One thing that raises this series above many other shows of the genre is that it does not have the villain of the week format. This played out formula of storytelling on TV is the weakness of many superhero shows because those one-off villains are never explored deeply. They provide obstacles without actually serving as real characters in themselves. Black Lightning follows a set group of antagonists – mainly focusing on Tobias Whale – and this allows them to develop into multifaceted characters. Tobias is a character with ambition, a difficult past and the will to make what he wants happen which makes him a genuinely terrifying antagonist. The series explains the character’s motivation and explore his background, even providing the emotional vulnerabilities for the character. Whale is by no means a good person, but by the end of the season viewers will understand the actions her makes which makes him a terrifying villain.
Lala is another notable antagonist, as his relationship with Jefferson shows what the hero is fighting for this season. Lala was a student of Principle Pierce who went down a wrong path, following the corrupting influence present in the community. Black Lightning exists so more children don’t grow up to be Lala. Sadly Lala isn’t the only character to go down this path, and serves to foreshadow some of the tragedy that occurs towards the end of this season.
A common criticism of the show was the pacing, as the show only began to speed up when it hit the half-way point, but this was part of what made the show work. As the world of Black lightning expanded and the plot became more intricate as the season continued, the early episodes grounded the show emotionally, so that the world building of the later half would resonate more. This is good, because as the scope of the show grew things started to feel more cliché. The deeply entrenched law enforcement corruption was a great component, but the larger conspiracy aspect of the series made it too conventional. Jefferson battling crime lord Tobias Whale and the One Hundred was enough to hold a season on it’s one, but the show managed to handled the increased scale of the threat by focusing on the well-established dynamic in the Pierce family.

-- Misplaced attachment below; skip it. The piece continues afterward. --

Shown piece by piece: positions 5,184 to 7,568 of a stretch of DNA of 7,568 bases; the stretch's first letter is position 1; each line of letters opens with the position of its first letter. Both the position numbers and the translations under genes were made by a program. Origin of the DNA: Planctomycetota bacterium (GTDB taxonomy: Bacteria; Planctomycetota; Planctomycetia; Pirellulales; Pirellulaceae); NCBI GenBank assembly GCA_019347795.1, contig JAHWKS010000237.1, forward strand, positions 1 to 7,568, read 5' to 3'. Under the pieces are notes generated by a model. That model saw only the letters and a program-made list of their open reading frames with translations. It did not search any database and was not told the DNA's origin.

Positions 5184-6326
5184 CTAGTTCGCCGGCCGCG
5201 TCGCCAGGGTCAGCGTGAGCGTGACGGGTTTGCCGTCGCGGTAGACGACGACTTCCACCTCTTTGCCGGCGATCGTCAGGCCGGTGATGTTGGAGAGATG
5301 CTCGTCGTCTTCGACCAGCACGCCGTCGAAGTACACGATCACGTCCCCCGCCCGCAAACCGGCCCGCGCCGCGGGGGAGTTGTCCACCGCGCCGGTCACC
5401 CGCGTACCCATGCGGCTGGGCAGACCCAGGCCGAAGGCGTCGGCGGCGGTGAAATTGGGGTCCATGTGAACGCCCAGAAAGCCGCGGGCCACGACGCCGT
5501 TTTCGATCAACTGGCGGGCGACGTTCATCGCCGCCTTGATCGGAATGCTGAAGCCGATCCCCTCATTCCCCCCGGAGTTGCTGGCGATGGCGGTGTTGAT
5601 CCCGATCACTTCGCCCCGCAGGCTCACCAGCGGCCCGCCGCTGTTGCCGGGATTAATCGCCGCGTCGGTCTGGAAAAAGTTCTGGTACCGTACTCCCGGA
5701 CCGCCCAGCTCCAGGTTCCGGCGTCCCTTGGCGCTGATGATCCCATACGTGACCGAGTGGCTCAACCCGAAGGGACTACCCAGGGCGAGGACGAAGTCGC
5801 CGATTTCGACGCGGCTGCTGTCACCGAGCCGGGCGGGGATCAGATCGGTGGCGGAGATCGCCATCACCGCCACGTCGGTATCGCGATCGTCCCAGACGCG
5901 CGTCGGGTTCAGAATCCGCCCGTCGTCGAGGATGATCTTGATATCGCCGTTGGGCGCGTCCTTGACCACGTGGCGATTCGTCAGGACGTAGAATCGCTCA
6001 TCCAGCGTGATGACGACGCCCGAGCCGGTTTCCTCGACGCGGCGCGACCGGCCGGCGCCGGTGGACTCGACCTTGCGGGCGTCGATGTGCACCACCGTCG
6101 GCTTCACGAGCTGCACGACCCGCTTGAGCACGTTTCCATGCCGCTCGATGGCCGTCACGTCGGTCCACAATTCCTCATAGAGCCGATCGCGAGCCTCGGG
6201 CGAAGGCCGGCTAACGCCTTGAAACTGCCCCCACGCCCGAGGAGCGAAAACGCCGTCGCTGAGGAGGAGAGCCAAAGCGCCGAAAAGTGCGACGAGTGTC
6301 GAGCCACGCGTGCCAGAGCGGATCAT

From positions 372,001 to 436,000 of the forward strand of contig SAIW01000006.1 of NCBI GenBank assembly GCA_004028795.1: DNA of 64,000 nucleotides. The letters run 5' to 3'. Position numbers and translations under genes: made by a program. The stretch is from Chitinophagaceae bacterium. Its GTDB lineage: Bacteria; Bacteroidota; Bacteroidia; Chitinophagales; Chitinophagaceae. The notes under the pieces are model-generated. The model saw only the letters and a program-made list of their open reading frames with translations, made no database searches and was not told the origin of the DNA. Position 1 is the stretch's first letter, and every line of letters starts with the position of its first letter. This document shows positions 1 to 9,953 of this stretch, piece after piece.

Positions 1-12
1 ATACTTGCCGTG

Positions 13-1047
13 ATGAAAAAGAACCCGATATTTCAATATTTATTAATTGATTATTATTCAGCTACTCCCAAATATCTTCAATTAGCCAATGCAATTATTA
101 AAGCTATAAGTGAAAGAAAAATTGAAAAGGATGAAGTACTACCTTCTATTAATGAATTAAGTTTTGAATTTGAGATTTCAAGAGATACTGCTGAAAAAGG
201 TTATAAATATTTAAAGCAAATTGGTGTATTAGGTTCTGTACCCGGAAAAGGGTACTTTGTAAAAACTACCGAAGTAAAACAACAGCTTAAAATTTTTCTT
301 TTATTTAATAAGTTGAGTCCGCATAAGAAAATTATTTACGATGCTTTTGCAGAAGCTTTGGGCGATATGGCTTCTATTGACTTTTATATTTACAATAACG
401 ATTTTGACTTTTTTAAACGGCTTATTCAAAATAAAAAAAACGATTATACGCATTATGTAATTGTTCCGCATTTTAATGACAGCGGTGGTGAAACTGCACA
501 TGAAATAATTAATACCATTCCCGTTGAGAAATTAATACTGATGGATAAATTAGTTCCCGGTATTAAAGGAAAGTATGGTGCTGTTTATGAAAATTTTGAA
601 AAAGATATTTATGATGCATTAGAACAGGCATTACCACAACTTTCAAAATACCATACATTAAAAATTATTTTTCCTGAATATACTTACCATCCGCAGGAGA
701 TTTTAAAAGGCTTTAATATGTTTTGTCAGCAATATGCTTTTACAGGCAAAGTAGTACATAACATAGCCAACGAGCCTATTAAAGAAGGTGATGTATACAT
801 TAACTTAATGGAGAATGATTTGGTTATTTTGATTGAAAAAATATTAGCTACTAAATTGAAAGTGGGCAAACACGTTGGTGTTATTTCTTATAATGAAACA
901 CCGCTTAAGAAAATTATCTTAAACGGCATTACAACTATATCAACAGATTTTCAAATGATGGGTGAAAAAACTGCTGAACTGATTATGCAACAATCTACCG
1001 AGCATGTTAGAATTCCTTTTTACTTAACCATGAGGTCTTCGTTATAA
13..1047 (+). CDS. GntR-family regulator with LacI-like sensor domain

While the ASA serve as an interesting set of antagonists that represent the pitfalls of any form of nationalism, the series distances itself from the urban setting and grounded tone of the early episodes. Now the threat they pose to the community is a metaphor for the larger threat of nationalism to society in general, but as the series continues they just become the ‘big bad that Black Lightning has to stop to save the day. It also doesn’t help that none of the ASA characters are particularly interesting, and instead act as a faceless group. Despite the investment in the Pierce family’s struggle against the ASA, they never rise to the level of other villains shown throughout the first season. This coupled with the shift in focus weakens the later half of the first season.
This show premiered the same year Black Panther was released into theatres, and much like that film it used the superhero genre to confront real-world issues. As mentioned before the antagonistic force this season represented the threat of nationalism in America. The series handles this with grace as it subtlety weaves in contemporary issues into the series storyline. Some shows such as Greys Anatomy, have a history of handling real-world problems with absolutely no nuance – such as their gun control episode – and Black Lightning largely avoids these missteps. It’s a show that cleverly weaves contemporary issues into it’s storylines in such a way the compliment the entertaining narrative without every calling attention to themselves. The exception to this would be one line spoken towards the end of the season, which is funny, really takes the viewer out of the story. However, that is one exception, as otherwise this series cleverly comments on society without feeling like a soapbox for the writers.
A thrilling series that dealt with contemporary issues and explored the family unit — all with great superhero action – Black Lightning is a must watch series. It’s a captivating series with heart that sets a high bar for other DC television series.